In his own development as a curator, Ferguson gave up traditional exhibitions and began to work collaboratively with other art scholars, specializing in exhibitions that are less expository, more interrogative.

For example, Ferguson joined with a friend, Sandy Nairne, now associate director of the Tate in London, to organize a show called "Space Invaders," in Regina, Saskatchewan, which featured sculptural productions that used vernacular objects. In his travels, Ferguson and Nairne had realized that a lot of young sculptors were using non-traditional materials that overlapped with pop culture. The exhibition grew out of the curator's question, "Why are these artists doing this and what does it mean?" Their speculation: "They were tired and bored with formalism and seduced by, but critical of popular culture."

Ferguson notes that the motivations for producing art are multiple and varied; some artists create in response to social phenomena, some are hermetic, some engage in a dialogue with the history of art.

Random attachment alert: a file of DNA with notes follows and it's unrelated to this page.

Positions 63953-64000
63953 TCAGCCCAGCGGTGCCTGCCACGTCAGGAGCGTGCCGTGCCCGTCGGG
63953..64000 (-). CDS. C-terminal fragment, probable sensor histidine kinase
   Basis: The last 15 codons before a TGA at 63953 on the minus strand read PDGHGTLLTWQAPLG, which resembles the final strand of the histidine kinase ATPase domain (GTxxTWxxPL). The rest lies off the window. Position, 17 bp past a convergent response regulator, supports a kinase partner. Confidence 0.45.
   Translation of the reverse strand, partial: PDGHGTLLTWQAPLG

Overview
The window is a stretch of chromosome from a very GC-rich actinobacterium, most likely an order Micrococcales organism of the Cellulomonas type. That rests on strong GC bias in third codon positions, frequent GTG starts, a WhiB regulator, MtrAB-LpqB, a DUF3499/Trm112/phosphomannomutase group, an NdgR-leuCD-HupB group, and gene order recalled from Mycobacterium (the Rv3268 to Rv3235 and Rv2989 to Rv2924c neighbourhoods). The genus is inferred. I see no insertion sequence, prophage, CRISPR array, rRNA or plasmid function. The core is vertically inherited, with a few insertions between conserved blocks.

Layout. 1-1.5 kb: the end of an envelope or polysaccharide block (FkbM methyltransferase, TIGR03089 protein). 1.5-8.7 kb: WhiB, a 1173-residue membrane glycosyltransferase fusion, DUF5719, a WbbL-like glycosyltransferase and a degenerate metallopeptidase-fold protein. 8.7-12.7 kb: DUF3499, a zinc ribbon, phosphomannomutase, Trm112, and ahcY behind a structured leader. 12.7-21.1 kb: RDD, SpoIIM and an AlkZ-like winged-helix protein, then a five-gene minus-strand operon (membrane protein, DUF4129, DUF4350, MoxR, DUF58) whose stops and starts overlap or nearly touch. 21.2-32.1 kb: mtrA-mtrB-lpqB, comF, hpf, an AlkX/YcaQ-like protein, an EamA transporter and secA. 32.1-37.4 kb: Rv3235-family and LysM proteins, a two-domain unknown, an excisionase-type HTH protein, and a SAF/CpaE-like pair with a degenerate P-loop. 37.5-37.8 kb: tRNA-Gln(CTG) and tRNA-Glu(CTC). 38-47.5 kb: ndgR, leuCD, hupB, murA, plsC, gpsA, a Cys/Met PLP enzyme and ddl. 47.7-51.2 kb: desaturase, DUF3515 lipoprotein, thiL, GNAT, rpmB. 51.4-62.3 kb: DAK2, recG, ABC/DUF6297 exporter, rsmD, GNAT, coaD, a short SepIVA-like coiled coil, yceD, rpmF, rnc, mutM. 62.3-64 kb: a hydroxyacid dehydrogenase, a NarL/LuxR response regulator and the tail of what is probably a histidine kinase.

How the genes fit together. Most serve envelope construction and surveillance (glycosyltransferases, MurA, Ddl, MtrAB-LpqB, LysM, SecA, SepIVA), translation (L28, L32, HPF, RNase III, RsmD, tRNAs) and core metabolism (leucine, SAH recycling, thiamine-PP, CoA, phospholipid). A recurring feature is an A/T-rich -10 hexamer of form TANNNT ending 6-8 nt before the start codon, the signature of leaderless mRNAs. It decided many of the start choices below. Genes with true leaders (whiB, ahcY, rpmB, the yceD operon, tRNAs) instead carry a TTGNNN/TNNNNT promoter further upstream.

Ferguson has been intimately involved with the training of young artists for some time, formerly as president and executive director of the New York Academy of Art and as a teacher at institutions including the University of Pennsylvania; The Center for Curatorial Studies, Bard College; Parsons School of Design; and Concordia University in Montreal.

Now, as dean of the School of the Arts, Ferguson says his goal is to offer an environment conducive to the development of artists in all mediums. He says, "I want to create a supportive atmosphere where students can gain confidence, but it should also be critical so they don't become self-indulgent." He points to Columbia 's location in New York City as a real boon to its students. "They have access to great artists and art institutions here. And the relationships they can develop with real living artists fast-tracks them in a way that wouldn't be available in another place."